Learning & Language Shift

Past research on child language learning has concentrated on how learning proceeds in a tiny minority of languages in industrialised and predominantly monolingual societies, namely English and a few European languages. However, many features of European languages are rare elsewhere, while other features common across the world are rare in European languages.

The European context is not representative of the conditions under which most children learn language. A more representative evidential base is required if we are to adequately categorise and explain the process of language acquisition.

Our research significantly deviates from past work. We are studying children who are learning their first language as a ―moving target in a context of rapid language shift. Sometimes these children may develop a new language altogether. Many live in communities where language is a crucial link to their cultural heritage and identity (e.g., Indigenous Australians), yet the rapidity with which their communities are changing and the strong influence English exerts on their educational and social outcomes means that they are in a state of linguistic flux.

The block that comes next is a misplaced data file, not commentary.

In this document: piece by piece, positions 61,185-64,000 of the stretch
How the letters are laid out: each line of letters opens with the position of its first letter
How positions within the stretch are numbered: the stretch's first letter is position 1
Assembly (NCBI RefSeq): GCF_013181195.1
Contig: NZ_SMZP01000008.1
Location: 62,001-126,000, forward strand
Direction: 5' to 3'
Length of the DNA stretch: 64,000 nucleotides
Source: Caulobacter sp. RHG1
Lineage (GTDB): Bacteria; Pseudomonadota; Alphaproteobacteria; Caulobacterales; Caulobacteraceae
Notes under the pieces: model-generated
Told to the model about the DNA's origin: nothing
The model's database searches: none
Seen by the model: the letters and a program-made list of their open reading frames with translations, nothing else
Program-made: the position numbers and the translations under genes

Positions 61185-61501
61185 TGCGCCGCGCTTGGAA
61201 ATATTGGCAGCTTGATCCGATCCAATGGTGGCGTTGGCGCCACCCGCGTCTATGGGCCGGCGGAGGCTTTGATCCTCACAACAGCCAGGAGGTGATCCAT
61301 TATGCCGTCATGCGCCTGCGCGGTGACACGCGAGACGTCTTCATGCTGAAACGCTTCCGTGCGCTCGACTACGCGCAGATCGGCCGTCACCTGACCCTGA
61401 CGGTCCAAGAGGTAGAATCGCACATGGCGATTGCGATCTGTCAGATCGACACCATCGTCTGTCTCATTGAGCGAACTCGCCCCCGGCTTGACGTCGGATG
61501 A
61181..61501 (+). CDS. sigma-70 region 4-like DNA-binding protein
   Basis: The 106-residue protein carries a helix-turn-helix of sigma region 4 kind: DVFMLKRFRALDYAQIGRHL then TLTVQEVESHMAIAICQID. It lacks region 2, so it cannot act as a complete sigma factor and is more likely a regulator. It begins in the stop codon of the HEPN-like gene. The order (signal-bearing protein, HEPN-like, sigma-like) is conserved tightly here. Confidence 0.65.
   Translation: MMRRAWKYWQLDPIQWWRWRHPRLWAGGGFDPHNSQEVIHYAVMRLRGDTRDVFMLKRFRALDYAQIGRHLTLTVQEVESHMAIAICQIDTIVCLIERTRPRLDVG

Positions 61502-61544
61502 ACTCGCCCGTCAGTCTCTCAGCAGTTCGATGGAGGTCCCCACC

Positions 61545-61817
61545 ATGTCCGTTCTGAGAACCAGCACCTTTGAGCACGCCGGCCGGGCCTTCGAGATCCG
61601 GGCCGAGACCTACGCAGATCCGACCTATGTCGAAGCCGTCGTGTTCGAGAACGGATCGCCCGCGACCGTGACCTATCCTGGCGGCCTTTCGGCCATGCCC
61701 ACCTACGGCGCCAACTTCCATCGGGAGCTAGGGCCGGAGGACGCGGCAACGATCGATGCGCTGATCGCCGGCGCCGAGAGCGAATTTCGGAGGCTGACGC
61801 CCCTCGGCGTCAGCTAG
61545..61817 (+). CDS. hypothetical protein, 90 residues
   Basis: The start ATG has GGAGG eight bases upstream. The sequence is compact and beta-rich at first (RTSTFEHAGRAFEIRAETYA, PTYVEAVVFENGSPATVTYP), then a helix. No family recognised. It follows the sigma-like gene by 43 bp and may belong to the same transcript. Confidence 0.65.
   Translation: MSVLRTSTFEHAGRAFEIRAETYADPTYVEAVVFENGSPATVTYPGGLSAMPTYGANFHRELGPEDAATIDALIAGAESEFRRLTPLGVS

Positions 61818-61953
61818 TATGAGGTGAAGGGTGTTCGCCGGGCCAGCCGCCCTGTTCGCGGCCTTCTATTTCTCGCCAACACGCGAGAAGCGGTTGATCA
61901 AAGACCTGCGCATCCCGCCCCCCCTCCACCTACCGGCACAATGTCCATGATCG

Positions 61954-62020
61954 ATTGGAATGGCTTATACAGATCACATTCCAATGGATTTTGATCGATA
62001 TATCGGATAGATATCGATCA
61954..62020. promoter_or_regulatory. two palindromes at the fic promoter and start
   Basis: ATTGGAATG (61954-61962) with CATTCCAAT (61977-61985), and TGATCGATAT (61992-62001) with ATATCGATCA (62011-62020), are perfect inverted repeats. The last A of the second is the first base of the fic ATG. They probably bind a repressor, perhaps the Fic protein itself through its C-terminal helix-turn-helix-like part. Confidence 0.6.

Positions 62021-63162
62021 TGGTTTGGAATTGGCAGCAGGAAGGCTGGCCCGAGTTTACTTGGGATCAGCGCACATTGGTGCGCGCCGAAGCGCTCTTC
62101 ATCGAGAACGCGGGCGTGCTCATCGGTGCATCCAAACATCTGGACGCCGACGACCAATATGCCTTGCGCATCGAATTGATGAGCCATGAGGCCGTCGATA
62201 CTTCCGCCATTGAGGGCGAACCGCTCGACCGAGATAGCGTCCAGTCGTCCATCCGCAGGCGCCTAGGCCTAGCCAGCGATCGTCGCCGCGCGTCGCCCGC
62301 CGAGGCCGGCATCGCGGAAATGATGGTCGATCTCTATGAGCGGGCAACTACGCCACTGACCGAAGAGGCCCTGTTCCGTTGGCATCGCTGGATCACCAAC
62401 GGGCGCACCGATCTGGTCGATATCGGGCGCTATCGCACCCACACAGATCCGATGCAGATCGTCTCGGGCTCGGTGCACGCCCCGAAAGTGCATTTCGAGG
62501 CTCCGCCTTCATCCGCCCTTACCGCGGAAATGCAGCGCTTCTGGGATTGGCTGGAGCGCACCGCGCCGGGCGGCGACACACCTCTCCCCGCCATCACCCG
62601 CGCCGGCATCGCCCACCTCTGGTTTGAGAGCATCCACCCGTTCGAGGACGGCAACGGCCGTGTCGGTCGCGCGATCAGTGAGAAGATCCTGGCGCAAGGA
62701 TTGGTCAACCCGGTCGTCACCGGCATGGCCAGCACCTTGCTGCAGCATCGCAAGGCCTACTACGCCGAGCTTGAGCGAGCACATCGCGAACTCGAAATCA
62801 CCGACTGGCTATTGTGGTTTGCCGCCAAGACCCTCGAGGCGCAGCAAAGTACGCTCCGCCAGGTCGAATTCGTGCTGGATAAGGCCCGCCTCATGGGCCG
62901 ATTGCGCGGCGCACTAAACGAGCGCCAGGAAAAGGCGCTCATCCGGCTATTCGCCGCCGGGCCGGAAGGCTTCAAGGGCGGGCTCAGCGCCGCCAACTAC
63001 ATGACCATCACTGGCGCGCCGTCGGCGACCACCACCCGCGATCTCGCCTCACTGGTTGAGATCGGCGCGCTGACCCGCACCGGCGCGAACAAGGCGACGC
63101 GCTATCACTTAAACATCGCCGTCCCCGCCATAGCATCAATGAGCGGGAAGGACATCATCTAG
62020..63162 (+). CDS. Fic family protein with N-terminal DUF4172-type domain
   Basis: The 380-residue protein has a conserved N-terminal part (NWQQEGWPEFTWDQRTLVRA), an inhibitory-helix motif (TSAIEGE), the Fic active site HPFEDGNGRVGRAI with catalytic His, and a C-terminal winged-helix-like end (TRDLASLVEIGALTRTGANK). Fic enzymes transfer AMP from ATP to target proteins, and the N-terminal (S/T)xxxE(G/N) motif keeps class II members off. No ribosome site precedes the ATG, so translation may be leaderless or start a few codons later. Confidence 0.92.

Understanding typical language development in these poorly understood contexts, as well as attitudes to language learning in these societies, is critical to enabling professionals (teachers, speech pathologists, curriculum planners) to provide the best assistance to children. Our research will provide the base from which new tools and training can be developed, with significant implications for the speakers of these languages in relation to preschool and primary education, teacher training, resource development and educational policy.

  • Australian Government
  • The University of Queensland
  • Australian National University
  • The University of Melbourne
  • Western Sydney University

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